In the wake of the FCC voting to abandon all responsibility for net neutrality, one of the most likely future scenarios was that net neutrality would go to the states — creating a patchwork of laws and regulations that would make things annoying for everybody. Net neutrality requires your internet service provider to treat every website the same, and not charge more to load some sites faster, and is incredibly popular, so states have acted fast. Already, a Nebraska senator introduced a bill to preserve it in that state. Meanwhile, Montana Governor Steve Bullock made a bold unilateral move. He’s going to issue an executive order making Net Neutrality the law of the land if you want to do business with Montana’s government.
As the New York Times reports, Bullock, a Democrat, will be signing an executive order that requires any internet service provider doing business with Montana’s government to abide by the tenets of net neutrality. As that includes almost all of them, including prominent companies like AT&T and Charter, it would effectively guarantee net neutrality in the state:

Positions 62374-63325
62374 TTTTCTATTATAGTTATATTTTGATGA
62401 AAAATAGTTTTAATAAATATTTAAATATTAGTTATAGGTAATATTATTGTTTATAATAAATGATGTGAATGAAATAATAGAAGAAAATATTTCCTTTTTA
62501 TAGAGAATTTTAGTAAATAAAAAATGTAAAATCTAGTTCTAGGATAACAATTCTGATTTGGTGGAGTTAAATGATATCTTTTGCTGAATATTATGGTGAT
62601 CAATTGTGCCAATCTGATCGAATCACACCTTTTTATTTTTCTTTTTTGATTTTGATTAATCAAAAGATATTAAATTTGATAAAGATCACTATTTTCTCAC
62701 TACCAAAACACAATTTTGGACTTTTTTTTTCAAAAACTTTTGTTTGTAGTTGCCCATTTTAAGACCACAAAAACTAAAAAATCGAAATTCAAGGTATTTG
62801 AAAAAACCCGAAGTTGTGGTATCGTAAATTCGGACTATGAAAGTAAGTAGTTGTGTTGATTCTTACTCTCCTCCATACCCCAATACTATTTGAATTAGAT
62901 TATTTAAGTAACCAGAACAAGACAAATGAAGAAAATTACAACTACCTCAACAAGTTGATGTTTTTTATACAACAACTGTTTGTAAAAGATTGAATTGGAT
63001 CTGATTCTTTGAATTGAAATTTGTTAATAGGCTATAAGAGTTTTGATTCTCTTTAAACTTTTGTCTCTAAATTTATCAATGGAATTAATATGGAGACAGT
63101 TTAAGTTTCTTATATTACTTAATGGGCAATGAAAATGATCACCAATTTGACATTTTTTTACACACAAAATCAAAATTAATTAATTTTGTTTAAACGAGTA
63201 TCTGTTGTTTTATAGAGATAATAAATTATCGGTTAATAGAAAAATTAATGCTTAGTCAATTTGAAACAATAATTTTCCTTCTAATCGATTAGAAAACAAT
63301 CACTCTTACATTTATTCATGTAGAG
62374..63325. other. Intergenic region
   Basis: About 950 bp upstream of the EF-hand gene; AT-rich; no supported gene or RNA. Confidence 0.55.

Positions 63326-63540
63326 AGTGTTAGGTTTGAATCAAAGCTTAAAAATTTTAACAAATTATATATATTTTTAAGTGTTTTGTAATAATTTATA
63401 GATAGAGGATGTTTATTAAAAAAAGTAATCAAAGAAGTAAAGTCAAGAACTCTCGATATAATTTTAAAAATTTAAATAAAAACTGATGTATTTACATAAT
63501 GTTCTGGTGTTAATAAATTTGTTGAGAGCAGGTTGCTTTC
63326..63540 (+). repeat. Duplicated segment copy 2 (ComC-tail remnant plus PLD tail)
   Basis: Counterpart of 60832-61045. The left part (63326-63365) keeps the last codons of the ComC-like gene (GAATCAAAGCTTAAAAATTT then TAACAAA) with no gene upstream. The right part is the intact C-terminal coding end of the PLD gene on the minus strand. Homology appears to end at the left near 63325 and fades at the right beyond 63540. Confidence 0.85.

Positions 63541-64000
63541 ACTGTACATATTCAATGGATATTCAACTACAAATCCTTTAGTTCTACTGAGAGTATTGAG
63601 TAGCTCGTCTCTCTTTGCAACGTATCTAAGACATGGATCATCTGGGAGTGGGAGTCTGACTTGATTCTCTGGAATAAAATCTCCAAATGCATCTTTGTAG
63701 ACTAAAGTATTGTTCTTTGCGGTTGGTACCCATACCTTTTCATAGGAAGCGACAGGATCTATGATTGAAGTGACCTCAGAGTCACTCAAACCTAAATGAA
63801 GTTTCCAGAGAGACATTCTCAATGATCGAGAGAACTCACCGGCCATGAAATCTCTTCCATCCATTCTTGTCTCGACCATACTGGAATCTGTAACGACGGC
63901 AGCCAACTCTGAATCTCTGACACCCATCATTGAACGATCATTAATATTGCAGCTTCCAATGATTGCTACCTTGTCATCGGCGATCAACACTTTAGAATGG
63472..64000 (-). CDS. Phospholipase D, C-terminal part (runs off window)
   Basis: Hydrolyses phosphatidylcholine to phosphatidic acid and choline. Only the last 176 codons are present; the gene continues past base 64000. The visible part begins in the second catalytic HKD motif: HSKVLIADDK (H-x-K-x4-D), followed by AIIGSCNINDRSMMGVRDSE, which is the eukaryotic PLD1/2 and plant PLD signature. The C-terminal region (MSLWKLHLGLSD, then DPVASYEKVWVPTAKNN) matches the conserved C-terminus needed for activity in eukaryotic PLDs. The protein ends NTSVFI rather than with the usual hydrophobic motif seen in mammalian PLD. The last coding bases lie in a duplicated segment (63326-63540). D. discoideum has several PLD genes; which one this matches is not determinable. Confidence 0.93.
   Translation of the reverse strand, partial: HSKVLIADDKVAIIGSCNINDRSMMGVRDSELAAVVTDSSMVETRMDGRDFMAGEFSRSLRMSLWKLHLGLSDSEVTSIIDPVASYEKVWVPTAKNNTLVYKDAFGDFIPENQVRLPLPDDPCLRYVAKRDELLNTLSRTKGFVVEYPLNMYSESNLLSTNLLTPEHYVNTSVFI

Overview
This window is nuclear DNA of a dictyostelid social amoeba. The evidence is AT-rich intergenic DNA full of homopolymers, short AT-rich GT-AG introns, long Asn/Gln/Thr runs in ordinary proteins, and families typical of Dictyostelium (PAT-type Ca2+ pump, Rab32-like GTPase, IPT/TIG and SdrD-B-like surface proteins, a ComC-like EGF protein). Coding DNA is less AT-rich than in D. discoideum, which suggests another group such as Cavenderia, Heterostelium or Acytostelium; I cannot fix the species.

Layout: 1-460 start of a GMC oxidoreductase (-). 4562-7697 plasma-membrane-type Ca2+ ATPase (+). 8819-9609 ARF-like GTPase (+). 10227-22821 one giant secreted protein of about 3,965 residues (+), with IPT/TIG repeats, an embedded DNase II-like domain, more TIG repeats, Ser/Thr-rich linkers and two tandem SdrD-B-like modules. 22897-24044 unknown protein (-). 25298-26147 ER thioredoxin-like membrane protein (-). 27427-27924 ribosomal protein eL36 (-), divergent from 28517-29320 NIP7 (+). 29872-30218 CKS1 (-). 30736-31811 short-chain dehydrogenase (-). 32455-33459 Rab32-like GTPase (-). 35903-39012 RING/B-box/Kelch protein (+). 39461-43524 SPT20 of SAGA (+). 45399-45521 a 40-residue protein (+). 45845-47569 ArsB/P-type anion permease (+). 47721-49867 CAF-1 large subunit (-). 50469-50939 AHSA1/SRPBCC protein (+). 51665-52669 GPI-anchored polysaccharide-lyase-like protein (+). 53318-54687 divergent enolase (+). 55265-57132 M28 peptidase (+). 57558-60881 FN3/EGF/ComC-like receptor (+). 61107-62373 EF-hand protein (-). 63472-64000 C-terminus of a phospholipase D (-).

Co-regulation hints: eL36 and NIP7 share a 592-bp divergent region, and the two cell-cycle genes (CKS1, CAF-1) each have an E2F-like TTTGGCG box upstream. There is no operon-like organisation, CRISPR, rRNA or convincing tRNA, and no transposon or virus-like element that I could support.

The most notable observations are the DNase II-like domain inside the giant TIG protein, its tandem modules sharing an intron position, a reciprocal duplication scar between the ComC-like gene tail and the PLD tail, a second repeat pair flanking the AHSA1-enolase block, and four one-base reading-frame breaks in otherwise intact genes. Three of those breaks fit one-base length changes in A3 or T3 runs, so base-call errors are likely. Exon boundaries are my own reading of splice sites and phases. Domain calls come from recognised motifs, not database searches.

“If you want to do business with Montana, there are standards on net neutrality you will have to follow,” Mr. Bullock said.
“There is a long history of government using its procurement power to get companies to adopt requirements and this is no different,” said Travis LeBlanc, the former enforcement chief for the F.C.C. during the Obama administration. “This action by Governor Bullock will provide immediate relief.”
Montana’s government will most likely be sued over this, of course, and an executive order isn’t perfect. If Montana gets a new governor — and Bullock will leave office in 2020 due to state term limits — that order can simply be reversed. Furthermore, the FCC has included language that would allow a lack of federal regulation to overrule any state regulation, although the legality of that provision is questionable. But if this executive order can survive legal challenges, it would pave the way for other states to do the same, and possibly make the quality of your internet dependent on just where you live.
(via the New York Times)